Notre Dame running backs coach Lance Taylor giving 'calm' first impression to recruits
One word has often been used to describe Lance Taylor: calm.
Recruits that met Taylor for the first time last weekend echoed similar sentiments. His demeanor allowed for a seamless icebreaker, they said.
In his first two weeks as the Notre Dame football running backs coach, Taylor got his feet wet through workouts and contacting recruits and coaches nationwide. Perhaps his biggest taste of Irish football came during last weekend’s junior day recruiting event.
The Irish hosted 19 players — four of which were running backs — out of the 2020 and 2021 classes. JuTahn McClain, a Fairfield (Ohio) product, entered the weekend as the only running back visitor with an Irish offer.
“He was really laid back, down to earth and a really cool dude,” McClain said. “Our conversations, it was like we already knew each other before the conversation. That’s how comfortable I was with him.”
Shortly after accepting the job, Taylor followed McClain on Instagram and reached out. The Irish staff has helped pass the torch from previous coach Autry Denson to Taylor, providing him contact information and prospects to analyze.
Saturday provided Taylor an opportunity to offer his first in-person pitch. He broke down ND film before each visiting running back in his office. Taylor also dissected clips from his two-year stint as the Carolina Panthers’ wide receivers coach.
Panthers running back Christian McCaffrey was one of Taylor’s main focuses. He emphasized McCaffrey’s all-purpose style, downhill ability and knack for finishing plays. Taylor divulged into how the Irish would mimic Carolina’s backfield scheme and detailed how both team’s concepts already compared.
“He said he really liked Notre Dame, because the offensive coordinator (Chip Long) loves running the football,” said Kyle Edwards, one of the running back visitors. “Running the ball is important to him. That’s one of the big reasons why he came to Notre Dame. He said they play with the same type of style, so he’s going to interpret the same stuff he did with the Panthers at Notre Dame.”
Edwards, another all-purpose back, has been on ND’s radar for almost a year, he said. It took until Tuesday, though, for the Irish to extend an offer to the Destrehan (La.) High product. He’s the first running back offered since Taylor took over.
“Him introducing himself, he has a calm attitude when he meets you,” Edwards said. “He’s chill and doesn’t want to come off too strong. Whenever we talked about film, he would get more serious, but still in a way where it’s chill.”
With Taylor, the Irish will approach running backs like usual. Taylor will recruit McClain and Edwards with the help of ND’s geographical recruiters. McClain rates as a four-star and three-star recruit on 247Sports and Rivals, respectively. Both sites consider Edwards as a three-star recruit. ND will recruit higher profile running backs — like all blue chip targets — through more of a group effort.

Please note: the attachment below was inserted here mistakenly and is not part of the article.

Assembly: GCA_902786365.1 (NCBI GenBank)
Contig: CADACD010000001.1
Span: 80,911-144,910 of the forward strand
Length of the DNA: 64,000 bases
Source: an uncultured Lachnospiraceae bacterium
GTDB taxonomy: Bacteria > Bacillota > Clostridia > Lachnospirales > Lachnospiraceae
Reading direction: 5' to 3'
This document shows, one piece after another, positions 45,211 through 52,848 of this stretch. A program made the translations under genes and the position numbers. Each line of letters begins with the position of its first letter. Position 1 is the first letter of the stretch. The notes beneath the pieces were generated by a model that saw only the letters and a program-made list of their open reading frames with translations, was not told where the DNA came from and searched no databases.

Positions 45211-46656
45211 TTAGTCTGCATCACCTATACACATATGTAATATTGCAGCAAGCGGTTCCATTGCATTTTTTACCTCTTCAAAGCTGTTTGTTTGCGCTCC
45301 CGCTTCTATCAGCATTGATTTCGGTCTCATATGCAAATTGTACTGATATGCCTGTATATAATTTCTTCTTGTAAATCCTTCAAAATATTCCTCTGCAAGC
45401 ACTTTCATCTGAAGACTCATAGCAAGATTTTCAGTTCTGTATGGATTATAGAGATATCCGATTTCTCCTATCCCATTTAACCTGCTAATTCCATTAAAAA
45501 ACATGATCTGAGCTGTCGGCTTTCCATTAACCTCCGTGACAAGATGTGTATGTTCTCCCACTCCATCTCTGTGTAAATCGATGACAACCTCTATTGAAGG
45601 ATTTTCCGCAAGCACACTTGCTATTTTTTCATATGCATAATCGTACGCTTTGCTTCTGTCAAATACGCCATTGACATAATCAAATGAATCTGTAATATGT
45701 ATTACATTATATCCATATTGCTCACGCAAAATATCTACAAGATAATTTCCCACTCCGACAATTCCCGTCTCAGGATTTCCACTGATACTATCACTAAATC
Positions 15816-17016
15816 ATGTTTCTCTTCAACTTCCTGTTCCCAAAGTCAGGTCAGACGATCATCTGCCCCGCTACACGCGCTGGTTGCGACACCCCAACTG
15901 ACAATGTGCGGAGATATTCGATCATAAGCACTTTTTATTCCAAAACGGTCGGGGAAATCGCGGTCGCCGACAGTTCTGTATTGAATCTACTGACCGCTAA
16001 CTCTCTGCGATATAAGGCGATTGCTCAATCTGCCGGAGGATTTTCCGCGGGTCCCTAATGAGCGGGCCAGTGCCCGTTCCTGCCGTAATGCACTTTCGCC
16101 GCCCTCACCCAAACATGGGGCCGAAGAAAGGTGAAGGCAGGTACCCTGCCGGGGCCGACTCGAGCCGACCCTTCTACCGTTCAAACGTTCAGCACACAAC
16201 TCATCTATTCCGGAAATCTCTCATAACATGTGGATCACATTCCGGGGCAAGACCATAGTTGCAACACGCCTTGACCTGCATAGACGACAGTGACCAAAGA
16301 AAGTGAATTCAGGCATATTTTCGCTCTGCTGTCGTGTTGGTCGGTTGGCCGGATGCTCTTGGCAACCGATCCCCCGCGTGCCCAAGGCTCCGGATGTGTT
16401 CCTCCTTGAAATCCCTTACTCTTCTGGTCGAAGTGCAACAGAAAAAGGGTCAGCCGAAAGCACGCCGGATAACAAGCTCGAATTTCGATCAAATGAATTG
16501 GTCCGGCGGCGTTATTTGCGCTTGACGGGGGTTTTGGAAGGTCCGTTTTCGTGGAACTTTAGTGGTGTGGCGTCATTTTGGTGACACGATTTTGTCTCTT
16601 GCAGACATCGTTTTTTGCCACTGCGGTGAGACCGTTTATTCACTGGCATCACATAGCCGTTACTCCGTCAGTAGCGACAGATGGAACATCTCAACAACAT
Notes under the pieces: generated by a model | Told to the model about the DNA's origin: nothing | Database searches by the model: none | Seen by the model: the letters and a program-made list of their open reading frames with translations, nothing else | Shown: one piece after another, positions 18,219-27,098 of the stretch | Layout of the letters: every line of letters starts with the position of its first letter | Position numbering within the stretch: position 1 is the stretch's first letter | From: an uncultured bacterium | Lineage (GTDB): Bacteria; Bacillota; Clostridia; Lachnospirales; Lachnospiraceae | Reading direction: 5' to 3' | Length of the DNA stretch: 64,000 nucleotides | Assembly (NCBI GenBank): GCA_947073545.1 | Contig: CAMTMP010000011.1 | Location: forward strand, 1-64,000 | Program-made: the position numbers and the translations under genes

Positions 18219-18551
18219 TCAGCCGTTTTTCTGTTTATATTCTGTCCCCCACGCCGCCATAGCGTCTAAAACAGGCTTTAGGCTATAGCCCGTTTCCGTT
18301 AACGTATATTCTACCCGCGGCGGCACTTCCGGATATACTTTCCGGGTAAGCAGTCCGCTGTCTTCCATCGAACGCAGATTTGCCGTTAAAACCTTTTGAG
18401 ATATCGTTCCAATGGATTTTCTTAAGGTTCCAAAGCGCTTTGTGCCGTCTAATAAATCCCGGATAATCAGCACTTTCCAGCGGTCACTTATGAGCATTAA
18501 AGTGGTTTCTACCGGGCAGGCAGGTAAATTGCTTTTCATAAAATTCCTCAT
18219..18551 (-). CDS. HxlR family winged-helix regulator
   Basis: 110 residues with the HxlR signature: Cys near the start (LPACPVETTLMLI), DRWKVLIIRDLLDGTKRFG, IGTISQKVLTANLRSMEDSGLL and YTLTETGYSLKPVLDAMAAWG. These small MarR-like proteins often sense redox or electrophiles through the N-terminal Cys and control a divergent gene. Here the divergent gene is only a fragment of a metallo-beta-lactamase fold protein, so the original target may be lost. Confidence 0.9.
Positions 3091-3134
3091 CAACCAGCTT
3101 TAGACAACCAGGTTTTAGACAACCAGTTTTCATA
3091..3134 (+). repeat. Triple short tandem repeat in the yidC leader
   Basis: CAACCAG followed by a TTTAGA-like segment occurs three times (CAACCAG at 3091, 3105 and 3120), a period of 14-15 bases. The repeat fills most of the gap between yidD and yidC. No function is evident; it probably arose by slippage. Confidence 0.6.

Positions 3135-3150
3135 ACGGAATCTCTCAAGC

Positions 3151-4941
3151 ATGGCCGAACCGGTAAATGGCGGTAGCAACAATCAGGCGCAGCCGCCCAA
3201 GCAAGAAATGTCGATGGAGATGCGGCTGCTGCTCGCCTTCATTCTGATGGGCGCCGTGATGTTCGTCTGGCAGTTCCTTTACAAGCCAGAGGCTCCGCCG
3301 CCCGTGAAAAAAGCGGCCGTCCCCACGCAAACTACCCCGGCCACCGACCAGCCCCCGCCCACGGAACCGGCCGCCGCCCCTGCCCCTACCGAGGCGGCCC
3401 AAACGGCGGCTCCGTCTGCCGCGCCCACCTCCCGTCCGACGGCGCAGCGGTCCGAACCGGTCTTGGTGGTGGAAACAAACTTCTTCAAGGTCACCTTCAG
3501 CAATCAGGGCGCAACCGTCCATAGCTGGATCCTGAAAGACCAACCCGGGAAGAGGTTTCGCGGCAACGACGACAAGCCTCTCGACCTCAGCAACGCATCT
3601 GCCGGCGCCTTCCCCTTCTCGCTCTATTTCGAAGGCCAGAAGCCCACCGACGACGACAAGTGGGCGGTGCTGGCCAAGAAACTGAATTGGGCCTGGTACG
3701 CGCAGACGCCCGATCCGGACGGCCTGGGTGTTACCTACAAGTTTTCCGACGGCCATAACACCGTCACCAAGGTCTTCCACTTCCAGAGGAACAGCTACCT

Five-star running back (Rivals) Chris Tyree will continue to be mainly recruited by offensive coordinator Chip Long. Head coach Brian Kelly and Taylor will also assist with Tyree, ND’s most coveted running back recruit for 2020.
The Irish offered Tyree on May 2, 2018 but began heavily recruiting him last fall. The Chester (Va.) Thomas Dale product included ND in his top 10 list a couple months ago. Ten days later, he took an unofficial visit to South Bend for ND’s Dec. 15 junior day.
Tyree intends to take a June 21-23 Notre Dame official visit, he told the Tribune. That’s Tyree’s only reported official visit to date.
“Knowing that he’s coached some really good guys, I’m not sure why anyone would not want to be coached by him,” Tyree said of Taylor.
Among ND’s biggest needs are speed and athleticism at the skill positions. That need became more urgent when Dexter Williams’ eligibility expired following 2018. The Irish missed on a few running backs over the last few years, forcing them to move Jafar Armstrong and Avery Davis to the position last season. Underclassmen Jahmir Smith and C’Bo Flemister and early enrolled Kyren Williams are unproven.
Tyree ranks as the nation’s No. 1 all-purpose back. The 5-foot-9, 171-pounder recorded a 6.30 55-meter dash last weekend and once clocked a 4.38 40-yard dash. Those times would likely be faster than any running back on ND’s roster.
“It’s pretty much that I’m that missing piece in their offense,” said Tyree on ND’s pitch to him. “We talked about how they needed that home run hitter and a guy with a lot of speed in that backfield. That’s pretty much their pitch for me.”
Taylor will sift through options beyond Tyree. St. Louis (Mo.) Trinity Catholic’s Reggie Love included the Irish in his Jan. 14 top seven list. The mutual interest between the Irish and Frankfort (Ill.) Lincoln-Way East’s A.J. Henning remains high. ND is expected to circle back with Hyattsville (Md.) DeMatha’s MarShawn Lloyd, a five-star running back (Rivals).
Many of ND’s running back options are far from a decision. Tyree won’t announce a commitment until sometime between his official visit and the end of the 2019 season, he said.
Who the Irish will land at the position seems like a guessing game. One thing might be certain, though: how Taylor will approach one of ND’s most pressing needs.
“He was very chill to talk to,” Edwards said. “I was comfortable talking with him. It wasn’t like an awkward first meeting with a coach. It was calm and we were getting to know each other. We were comfortable with each other straight off the bat.”